Remaster From Hd Install HowTo

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(posted by Crashed Again (sorry no web address); comments & additions welcome)

How to remaster Knoppix directly from an operating 'Knoppix type" HD install instead of from a special system accessed by chrooting into it. This allows a much easier setup and you can boot directly into the remaster and operate from it, checking and improving the system as the customization progresses. It is also less confusing, you don't have to keep track of whether or not you are in the chrooted environment.

This method also includes a second installation of a 'toHD' or 'poor mans install' as there are some operations which must be done from outside the system being remastered. This second installation provides this capability, serves as a backup system and also serves as a test bed for the final remastered compressed file system.

The toHD installation is not absolutely necessary as the Knoppix CD could be used instead but operating from the HD is faster and much more convenient. When combined with a 'persistent home' and configuration setup saved to HD, the toHD install makes a very efficient & compact operating system.

The persistent home is another knoppix feature which can be very useful in remastering. Since remastering often becomes an ongoing process, persistent home can be used to maintain consistency and retain system configuration settings throughout the process. You can even use the same persistent home for the HDinstall remaster source and the backup toHD system.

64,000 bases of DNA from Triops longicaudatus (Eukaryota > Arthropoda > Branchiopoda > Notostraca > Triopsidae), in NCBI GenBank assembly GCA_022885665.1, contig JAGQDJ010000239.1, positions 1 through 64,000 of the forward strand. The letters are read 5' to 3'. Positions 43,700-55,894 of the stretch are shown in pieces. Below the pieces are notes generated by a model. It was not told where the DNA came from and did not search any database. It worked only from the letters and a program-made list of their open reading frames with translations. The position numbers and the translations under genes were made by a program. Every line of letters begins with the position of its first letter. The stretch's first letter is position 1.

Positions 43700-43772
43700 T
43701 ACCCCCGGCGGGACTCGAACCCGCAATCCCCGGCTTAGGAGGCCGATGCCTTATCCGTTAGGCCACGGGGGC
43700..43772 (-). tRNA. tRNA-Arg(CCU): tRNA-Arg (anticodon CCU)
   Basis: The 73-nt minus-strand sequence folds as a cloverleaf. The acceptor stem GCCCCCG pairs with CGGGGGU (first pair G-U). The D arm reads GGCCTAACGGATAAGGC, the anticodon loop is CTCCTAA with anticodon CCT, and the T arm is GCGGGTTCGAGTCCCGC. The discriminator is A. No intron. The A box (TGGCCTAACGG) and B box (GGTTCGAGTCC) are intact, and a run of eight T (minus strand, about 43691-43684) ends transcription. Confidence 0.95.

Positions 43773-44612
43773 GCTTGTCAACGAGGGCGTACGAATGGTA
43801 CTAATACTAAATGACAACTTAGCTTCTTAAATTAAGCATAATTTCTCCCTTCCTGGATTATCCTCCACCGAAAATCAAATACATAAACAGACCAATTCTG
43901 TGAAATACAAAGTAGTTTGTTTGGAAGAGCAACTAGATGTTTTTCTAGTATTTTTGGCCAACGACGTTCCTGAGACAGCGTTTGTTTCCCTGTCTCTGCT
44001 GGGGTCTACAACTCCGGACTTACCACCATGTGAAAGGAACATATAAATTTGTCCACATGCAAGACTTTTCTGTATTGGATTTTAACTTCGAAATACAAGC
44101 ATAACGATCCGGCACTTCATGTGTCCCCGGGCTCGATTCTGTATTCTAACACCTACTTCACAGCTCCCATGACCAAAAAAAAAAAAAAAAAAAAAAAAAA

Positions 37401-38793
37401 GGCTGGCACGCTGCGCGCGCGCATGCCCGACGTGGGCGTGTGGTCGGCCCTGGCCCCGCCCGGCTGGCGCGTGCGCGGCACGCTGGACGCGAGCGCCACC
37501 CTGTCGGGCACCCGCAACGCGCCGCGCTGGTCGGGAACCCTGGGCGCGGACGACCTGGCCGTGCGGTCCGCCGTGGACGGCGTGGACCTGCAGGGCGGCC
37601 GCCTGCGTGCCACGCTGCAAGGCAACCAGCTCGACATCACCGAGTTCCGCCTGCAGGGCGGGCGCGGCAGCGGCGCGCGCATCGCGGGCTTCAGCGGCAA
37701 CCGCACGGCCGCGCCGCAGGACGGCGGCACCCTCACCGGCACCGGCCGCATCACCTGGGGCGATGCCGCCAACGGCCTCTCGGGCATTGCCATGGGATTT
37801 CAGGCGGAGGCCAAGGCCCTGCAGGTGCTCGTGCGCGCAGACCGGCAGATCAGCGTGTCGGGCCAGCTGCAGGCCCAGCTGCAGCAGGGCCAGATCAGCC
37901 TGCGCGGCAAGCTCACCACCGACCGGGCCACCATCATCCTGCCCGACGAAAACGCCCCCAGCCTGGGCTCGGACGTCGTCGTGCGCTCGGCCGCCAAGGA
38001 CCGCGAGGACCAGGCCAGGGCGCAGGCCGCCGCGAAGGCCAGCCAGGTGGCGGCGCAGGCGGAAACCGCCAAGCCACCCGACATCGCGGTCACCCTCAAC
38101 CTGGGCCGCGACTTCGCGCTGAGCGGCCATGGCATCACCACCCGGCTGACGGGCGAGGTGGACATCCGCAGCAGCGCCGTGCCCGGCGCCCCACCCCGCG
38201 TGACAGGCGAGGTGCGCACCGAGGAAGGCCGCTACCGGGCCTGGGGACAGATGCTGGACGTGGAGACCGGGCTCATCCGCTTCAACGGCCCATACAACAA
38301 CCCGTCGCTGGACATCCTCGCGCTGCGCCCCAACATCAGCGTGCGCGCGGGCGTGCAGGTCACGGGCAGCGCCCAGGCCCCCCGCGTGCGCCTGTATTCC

System Requirements & Setup

This method is applicable to Knoppix versions later than 3.3. Earlier versions do not have the provision for the required 'Knoppix style' HD installation.

Any computer capable of running Knoppix can be used for remastering provided it has enough free space on the hard drive. Approximately 6 Gig of free space is required:

  • HD installed Knoppix......................................................min 2.3 Gig
  • assembled compressed file system...............................700 Meg
  • final iso file system ready to burn to CD........................700 Meg